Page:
Showing posts with label GT Cars. Show all posts
Showing posts with label GT Cars. Show all posts

Nissan GT-R

Nissan GT-R 2000s Japanese sports car

Launched in '07, the Nissan GT-R followed on from the Skyline GT-R. The new model was effectively two cars in one. Insomuch as it was equipped with a speed switch - to toggle between performance and cruise modes. Full-on, its 3.8-litre twin-turbocharged V6 put out 479bhp.

Key to the GT-R's success was its exotic drive-train. It comprised a paddle-shift transmission, twin-clutch transaxle and 4-wheel drive. With all that in place, the GT-R's power delivery was straightforward to manage. A 6-speed gearbox helped, too. 0-60 took just 3.5s. The GT-R maxed out at 194mph.

Despite such high-performance credentials, the GT-R sported a well-appointed cabin. The deep front seats were a deliberately close fit - to assist quick, but controlled driving. Soft leather upholstery kept things comfortable. If you liked cutting edge sounds - as well as cars - there was a high-tech music centre in situ. It came complete with downloading capabilities, of course. There was even an LCD screen - courtesy of Sony Playstation. As filed under ultimate all-rounder, then, the Nissan GT-R was pretty hard to fault!

Ford GT

Ford GT 2000s American supercar

The Ford GT was the firm's birthday present to itself ... or, anyone with a spare $203,599 lying about! Created to mark the company's centenary, it was released in 2005. The new GT was inspired by one of the finest cars Ford had ever produced. The iconic GT40 racer was a multiple Sixties Le Mans winner. The new GT prototype d├ębuted at the 2002 Detroit Auto Show. Feedback was fulsome! In short order, Ford confirmed that they would be putting the prototype into production. 4,038 GTs were built ... somewhat shy of the 4,500 Ford envisaged.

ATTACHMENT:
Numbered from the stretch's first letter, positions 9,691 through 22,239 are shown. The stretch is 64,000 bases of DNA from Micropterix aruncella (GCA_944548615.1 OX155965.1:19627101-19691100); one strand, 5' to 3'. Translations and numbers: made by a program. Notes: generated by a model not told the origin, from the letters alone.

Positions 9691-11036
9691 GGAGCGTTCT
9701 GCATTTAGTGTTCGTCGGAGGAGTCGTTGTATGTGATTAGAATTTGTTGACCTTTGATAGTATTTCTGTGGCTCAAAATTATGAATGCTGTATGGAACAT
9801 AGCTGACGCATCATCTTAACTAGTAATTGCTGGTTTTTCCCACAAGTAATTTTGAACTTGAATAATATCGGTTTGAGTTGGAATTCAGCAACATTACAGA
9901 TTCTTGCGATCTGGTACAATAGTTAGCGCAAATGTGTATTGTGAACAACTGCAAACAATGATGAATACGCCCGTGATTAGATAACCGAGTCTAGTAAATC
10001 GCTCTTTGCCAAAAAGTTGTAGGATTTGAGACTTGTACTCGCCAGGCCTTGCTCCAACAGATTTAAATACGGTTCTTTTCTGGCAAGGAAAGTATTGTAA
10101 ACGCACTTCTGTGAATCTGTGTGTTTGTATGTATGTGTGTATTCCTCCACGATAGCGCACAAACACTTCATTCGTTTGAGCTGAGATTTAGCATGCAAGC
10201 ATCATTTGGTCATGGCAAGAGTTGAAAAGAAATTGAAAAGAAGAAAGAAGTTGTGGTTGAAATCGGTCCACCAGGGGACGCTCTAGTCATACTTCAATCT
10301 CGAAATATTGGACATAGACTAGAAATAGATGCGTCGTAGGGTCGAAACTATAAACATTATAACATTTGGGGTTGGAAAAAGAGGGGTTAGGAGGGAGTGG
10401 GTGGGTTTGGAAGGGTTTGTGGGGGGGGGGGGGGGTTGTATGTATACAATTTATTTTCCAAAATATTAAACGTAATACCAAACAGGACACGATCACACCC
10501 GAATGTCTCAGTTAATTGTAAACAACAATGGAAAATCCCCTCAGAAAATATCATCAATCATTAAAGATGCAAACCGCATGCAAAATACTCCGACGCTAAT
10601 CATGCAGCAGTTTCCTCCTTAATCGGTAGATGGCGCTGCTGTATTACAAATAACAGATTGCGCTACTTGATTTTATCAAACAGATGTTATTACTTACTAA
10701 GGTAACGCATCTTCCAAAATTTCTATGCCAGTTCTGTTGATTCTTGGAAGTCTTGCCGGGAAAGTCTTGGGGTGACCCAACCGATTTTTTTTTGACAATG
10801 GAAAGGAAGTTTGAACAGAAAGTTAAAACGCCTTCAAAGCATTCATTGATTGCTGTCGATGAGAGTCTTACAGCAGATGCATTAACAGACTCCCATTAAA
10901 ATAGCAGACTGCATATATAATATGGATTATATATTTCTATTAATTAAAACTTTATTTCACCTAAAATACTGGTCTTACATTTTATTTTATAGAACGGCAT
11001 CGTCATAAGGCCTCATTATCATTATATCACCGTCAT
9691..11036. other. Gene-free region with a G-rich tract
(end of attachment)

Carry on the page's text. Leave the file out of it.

If the GT's styling harked back to the past, technologically, it was cutting edge. A venturi - cut into the floor-pan - provided plenty of downforce. High-speed grip was further enhanced by huge Goodyear Eagle tyres. And the GT needed every bit of that grip - as its 5.4-litre engine pushed traction to the limit. The aluminium V8 was fitted with a Lysholm supercharger. The cylinder-heads were well-fettled - including high-lift cams. When the Ford engineers finished, there was 550bhp on tap. Torque was massive - 0-60mph turning up in just 3.7s. The GT's body and space-frame chassis chipped in on the acceleration front, too - both being forged from light aluminium. Transferring torque to tarmac was independent, double-wishbone suspension.

Despite its power, this car was way more practical than its race predecessor. GT40 referenced height - all 40″ of it! The new GT was, at least, wider and longer. Performance-wise, too, the new car was more user-friendly. Those titanic torque stats translated to to-die-for acceleration. The GT, though, could mood-shift in an instant - cruising, seamlessly and effortlessly. A 6-speed transmission was there, if required. With the new GT, Ford had homed in on the ultimate all-rounder. To say the least, it took the sales fight to its rivals. A top speed of 204mph was more than competitive in supercar marketing terms. The Ford GT, then, was a nostalgia-laden celebration of speed!